My thanks go to Tracy Fenton, for organising the blog tour for The Holdout by Graham Moore – published by Orion Publishing.
It was the most sensational case of the decade.
Fifteen-year-old Jessica Silver, heiress to a billion-dollar fortune, vanishes on her way home from school. Her teacher, Bobby Nock, is the prime suspect. It’s an open and shut case for the prosecution, and a quick conviction seems all but guaranteed.
Until Maya Seale, a young woman on the jury, persuades the rest of the jurors to vote not guilty: a controversial decision that will change all of their lives forever.Ten years later, one of the jurors is found dead, and Maya is the prime suspect.
The real killer could be any of the other ten jurors Is Maya being forced to pay the price for her decision all those years ago?
Ten years later, one of the jurors is found dead, and Maya is the prime suspect.
The real killer could be any of the other ten jurors. Is Maya being forced to pay the price for her decision all those years ago?
About our Author: Graham Moore
Graham Moore is a New York Times bestselling novelist and Academy Award-winning screenwriter. His screenplay for THE IMITATION GAME won the Academy Award and WGA Award for Best Adapted Screenplay in 2015 and was nominated for a BAFTA and a Golden Globe. The film, directed by Morten Tyldum and starring Benedict Cumberbatch and Keira Knightley, received 8 Academy Award nominations, including Best Picture.
My Review: The Holdout
I really enjoy a court room drama and The Holdout, was good from the off.
10 years ago, 15 year old Jessica Silver, went missing. Now Bobby Nock, her teacher, was arrested and tried for her murder, but can you have a murder tried, with no body and fairly little evidence. There was DNA in his car, but it was also proved from text messages and photos that Jessica and Booby were having a relationship. So, she probably had been in his car. But the boot of the car?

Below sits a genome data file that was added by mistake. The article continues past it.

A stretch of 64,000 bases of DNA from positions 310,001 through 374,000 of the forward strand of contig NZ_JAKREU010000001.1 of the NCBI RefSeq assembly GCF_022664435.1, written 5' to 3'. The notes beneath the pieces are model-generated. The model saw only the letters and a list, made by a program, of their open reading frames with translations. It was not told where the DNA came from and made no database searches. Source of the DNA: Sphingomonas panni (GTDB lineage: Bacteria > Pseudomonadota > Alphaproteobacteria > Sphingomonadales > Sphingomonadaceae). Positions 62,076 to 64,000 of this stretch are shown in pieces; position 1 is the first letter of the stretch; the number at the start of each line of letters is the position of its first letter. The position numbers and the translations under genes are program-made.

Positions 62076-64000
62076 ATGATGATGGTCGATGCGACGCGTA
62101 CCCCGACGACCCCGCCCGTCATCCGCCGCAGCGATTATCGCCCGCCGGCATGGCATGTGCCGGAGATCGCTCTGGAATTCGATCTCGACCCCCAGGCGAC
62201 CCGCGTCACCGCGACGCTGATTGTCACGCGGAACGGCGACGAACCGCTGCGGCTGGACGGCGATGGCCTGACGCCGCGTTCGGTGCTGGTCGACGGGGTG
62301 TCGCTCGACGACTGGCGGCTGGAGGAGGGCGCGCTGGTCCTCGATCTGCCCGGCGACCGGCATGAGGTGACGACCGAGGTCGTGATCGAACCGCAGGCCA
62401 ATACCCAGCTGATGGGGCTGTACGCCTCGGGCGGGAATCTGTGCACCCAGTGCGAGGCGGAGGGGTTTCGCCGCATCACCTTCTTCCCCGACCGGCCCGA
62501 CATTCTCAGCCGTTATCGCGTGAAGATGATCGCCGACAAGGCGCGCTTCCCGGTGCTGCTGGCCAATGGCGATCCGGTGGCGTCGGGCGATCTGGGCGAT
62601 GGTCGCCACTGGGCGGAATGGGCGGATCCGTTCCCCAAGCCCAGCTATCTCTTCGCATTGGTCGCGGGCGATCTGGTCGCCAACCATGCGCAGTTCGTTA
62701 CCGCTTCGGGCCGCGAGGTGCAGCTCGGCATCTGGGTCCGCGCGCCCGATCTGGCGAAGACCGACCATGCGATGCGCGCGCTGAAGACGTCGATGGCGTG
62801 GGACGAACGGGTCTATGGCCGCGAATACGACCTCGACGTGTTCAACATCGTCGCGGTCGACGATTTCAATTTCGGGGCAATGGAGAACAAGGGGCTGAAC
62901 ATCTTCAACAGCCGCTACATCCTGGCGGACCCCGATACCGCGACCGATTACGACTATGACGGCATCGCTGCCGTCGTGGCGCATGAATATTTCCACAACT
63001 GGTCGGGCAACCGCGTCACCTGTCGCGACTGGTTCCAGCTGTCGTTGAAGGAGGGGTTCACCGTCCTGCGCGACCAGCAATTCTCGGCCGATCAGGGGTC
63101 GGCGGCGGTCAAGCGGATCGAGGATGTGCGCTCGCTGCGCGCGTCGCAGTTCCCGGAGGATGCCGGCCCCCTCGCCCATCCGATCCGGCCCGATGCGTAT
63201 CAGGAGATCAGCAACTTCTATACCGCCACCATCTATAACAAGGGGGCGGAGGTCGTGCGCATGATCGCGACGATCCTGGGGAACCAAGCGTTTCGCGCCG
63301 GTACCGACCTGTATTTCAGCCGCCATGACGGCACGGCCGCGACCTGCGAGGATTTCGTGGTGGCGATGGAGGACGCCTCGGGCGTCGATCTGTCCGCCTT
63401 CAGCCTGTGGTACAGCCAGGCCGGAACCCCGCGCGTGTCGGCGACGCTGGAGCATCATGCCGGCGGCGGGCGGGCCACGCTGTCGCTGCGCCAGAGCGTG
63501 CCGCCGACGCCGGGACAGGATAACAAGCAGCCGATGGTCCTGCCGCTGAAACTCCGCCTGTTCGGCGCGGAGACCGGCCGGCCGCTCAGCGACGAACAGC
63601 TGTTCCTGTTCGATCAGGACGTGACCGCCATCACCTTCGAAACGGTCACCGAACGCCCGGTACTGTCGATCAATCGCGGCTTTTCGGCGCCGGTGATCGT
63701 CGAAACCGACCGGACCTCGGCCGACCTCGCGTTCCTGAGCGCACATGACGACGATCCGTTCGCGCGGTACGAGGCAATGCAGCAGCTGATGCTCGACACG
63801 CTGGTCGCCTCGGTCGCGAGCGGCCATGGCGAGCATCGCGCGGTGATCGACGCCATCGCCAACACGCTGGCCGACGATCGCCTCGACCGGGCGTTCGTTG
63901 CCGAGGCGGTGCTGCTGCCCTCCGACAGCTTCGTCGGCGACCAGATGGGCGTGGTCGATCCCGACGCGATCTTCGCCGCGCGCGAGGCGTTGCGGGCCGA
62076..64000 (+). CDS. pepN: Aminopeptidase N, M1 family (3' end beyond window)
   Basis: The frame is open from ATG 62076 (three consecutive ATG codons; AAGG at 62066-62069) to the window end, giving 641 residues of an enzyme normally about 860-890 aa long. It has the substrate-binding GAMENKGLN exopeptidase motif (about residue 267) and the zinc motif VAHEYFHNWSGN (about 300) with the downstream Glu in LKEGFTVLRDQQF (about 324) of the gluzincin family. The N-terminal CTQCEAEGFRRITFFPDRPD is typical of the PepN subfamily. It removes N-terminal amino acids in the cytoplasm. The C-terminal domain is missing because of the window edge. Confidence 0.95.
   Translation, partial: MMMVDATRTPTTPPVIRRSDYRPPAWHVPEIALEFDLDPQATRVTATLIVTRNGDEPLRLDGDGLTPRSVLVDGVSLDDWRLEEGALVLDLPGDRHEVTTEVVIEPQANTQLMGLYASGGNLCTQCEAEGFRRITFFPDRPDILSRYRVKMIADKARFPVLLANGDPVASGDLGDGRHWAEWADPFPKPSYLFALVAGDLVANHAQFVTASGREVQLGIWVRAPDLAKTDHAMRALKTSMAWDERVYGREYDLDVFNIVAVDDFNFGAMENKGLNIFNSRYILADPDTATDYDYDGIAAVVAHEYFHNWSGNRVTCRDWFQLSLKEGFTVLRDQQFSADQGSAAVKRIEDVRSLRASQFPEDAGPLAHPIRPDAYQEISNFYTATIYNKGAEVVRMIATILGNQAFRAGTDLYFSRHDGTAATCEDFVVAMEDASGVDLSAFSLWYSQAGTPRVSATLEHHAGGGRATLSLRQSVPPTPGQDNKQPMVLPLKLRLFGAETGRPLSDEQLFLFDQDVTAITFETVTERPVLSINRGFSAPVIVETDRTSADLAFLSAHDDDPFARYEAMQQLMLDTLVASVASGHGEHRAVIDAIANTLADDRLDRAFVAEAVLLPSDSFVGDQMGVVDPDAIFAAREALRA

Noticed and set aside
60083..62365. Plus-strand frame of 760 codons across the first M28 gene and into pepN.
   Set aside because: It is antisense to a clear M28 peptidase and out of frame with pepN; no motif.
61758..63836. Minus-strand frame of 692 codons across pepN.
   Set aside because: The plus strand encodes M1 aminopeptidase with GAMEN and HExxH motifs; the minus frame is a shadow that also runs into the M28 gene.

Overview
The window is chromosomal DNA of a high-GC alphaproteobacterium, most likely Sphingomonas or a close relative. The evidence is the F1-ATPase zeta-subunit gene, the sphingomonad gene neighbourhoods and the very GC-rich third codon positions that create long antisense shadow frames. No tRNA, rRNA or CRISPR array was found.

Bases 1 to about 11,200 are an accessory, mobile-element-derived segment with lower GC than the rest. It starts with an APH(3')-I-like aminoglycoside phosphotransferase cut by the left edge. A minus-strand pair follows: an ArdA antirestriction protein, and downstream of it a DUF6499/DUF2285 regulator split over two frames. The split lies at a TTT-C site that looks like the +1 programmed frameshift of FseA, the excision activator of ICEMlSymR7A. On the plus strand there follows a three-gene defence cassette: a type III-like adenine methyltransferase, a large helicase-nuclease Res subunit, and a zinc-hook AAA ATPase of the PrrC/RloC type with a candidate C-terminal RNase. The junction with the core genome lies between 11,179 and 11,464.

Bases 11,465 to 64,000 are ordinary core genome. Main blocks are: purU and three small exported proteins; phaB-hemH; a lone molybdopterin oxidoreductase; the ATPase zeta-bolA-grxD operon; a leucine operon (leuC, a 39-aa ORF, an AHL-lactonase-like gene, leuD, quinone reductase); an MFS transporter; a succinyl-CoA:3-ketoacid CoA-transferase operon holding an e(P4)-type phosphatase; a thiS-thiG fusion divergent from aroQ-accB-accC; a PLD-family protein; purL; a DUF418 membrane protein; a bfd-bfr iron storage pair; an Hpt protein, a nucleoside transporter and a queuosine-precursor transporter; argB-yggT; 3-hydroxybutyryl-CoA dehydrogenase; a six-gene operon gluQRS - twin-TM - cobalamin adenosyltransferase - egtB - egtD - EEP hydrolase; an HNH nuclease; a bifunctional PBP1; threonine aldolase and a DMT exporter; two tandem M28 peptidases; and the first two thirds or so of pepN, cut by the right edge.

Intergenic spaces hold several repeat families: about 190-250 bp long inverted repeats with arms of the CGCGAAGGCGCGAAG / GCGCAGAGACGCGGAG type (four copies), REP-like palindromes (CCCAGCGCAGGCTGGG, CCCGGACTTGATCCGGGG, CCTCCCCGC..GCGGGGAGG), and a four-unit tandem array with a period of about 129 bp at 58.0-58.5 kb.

Bobby Nock, 24, was black, working class and a teacher. Jessica was 15, white and her parents were billionaires, and owned half of L.A – The police needed to charge someone, and the case created one hell of a trial. Taking over 5 months and meaning that 12 jurors had to leave their homes and stay away from their friends and families during that time, for their own safety and so they didn’t hear anything other than what they heard in court.
One of those 12 jurors was Maya Searle, 10 years ago she was a naive, young and inexperienced in the ways of lawyers and court jargon. She soon picked it up and after the case ended, she went to law school and got a degree and is now a criminal defence lawyer with one of the major firms in the city. She’s ballsy, astute and can hold her own.
But 10 years on, and still no sign of Jessica Silver – alive or dead and a production company Murder Town wanting the 12 to reconfigure and go over the case, because Rick Leonard – one of the 12, who cashed in and wrote a book about the case, and the people involved has apparently spent that time chasing some new evidence, that he won’t tell, until everyone is in the room and the cameras are rolling.
Despite being reluctant, they go back to the same hotel, same rooms, and before long, there’s a body. And of course, Maya is the prime suspect. She starts trying to solve both cases, which does make matters a little confusing, spinning between one decade to another.
The jurors tell their stories about life after the trial, it’s all background information to help with the present day storyline. Maya’s friend and colleague tells her she should plead self defence for the murder, despite the fact she didn’t kill anyone. Which makes you think morally about the decisions that were made for the original ‘not guilty’ verdict for Bobby Nock, the whole country thought him guilty and it was Maya’s way of thinking that changed the jurors verdict 10 years ago. Is history coming back to ruin Maya’s world?
This twisty court room drama, held me captive and is worth a read for anyone who enjoys a thrilling judge and jury storyline.
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